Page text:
Many of these services can also be personalized using an à la carte approach that allows users to pick and choose between multiple services so they can curate a package that suits their needs. This not only gives users more granularity over their solution but eliminates the need to pay for services a particular company doesn’t actually need or want. 

Subscription Model Software Makes Budgeting a Breeze

Moving CAPEX into OPEX by opting for a subscription model approach makes it much easier to budget for software expenses. When a software license is purchased outright, most companies offer users a quote based on the customer’s current number of users and (if relevant) the service tier they would require. However, a once cost-effective solution can transform into a huge financial drain if a company scales more rapidly than anticipated (thereby jumping into a higher, more expensive, user number tier) or requires a more personalized approach, achieved via pricy add-on services, than their current providers’ one-size-fits-all approach can offer (the additional cost of which the customer may not have been made aware of before committing to a one year or multi-year contract). 

Software licenses are also typically purchased on contract, meaning you pay for a full year upfront, whether you will use the full year or not. Suppose a pivot or other business change leaves you with a bunch of unnecessary software licenses. In that case, the traditional licensing approach can leave you eating the cost for the whole year, effectively paying for software you aren’t even using. The subscription model offers much more transparent pricing: You pay a set fee per user, which is communicated upfront before signing on the dotted line. If you need to add or subtract users, your price increases or decreases by the previously communicated per-user amount accordingly, and the change is reflected in your next monthly bill. 

Not having to purchase, upgrade, and maintain your own supporting hardware makes it significantly easier to allocate your infrastructure budget since you don’t need to worry about suddenly replacing damaged hardware or pouring your own money into necessary upgrades to ensure your workers can continue to do their jobs effectively.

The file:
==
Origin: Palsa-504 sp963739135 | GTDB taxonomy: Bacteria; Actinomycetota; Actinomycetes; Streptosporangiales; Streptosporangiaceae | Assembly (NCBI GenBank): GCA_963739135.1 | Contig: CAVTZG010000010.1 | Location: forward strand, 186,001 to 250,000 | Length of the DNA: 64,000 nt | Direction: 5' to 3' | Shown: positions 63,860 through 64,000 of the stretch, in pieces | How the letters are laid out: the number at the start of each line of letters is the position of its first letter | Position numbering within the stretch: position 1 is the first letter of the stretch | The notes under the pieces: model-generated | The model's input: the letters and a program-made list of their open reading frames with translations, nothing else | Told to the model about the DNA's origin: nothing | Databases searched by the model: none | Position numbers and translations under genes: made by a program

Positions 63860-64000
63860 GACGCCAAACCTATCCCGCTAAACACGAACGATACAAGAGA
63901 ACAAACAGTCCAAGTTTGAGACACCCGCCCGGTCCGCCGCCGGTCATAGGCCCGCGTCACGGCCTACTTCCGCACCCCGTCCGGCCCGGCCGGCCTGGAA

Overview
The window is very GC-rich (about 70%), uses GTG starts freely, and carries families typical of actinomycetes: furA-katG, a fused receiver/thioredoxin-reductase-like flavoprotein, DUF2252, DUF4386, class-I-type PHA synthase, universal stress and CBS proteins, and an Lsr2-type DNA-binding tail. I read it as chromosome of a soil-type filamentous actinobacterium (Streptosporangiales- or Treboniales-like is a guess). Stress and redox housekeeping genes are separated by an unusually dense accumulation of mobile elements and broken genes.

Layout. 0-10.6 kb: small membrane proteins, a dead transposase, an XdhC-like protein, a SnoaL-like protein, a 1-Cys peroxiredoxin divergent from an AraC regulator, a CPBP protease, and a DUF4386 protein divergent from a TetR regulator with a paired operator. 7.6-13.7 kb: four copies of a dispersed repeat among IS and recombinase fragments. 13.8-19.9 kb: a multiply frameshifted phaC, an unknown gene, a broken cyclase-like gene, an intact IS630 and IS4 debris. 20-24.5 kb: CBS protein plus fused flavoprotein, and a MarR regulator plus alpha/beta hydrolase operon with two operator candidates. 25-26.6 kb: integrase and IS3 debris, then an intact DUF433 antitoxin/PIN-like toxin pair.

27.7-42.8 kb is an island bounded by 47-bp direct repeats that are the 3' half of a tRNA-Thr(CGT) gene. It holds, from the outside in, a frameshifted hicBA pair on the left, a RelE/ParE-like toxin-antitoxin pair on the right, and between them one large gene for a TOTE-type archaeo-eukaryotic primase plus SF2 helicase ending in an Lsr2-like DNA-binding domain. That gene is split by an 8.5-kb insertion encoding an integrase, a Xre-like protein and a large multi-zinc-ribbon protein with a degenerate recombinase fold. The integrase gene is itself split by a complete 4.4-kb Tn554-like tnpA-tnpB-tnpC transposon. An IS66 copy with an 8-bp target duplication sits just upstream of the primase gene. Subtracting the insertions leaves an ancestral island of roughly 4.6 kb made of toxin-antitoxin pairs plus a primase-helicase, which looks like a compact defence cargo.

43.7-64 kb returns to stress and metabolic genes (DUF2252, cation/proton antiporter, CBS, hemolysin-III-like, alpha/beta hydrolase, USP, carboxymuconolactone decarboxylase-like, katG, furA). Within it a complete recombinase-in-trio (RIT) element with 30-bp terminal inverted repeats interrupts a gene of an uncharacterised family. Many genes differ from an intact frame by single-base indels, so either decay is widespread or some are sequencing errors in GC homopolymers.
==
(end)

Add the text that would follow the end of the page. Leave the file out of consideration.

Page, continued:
Build Relationships

Unlike one-time purchases, the subscription model approach also helps build relationships between providers and users. In addition to providing you with a service, subscription model providers are now invested in helping ensure you and your team are comfortable using their product and pleased with the functionality it offers since an unhappy subscription customer can quickly and easily switch to a competitor. 

Providers are also more likely to proactively solicit and consider user feedback to keep users happy. There is also a strong incentive for the provider to stay up to date on the latest industry developments and continually work to improve their product by adding more features and addressing user concerns promptly and effectively, all while sharing expert knowledge with their customers so users can get the most out of the provider’s product. 

Unlike the one-time purchase model, the subscription model is a natural relationship-building tool, encouraging ongoing communication and feedback between the user and the provider in a way that benefits both parties: providers typically enjoy higher levels of customer loyalty, while users are often given more say in future features and updates.

Reliability You Can Depend On

You have a job to do: yours, not your IT or cybersecurity teams’. The SaaS business model is predicated on making sure all users have the tools they need to do their jobs effectively at all times. To help ensure smooth, uninterrupted service, many SaaS providers invest in multiple layers of hardware redundancy and multiple secure backups (a high but necessary expense, well out of the reach of the average SMB) and employ an entire team of experts whose only goal is to keep things running smoothly.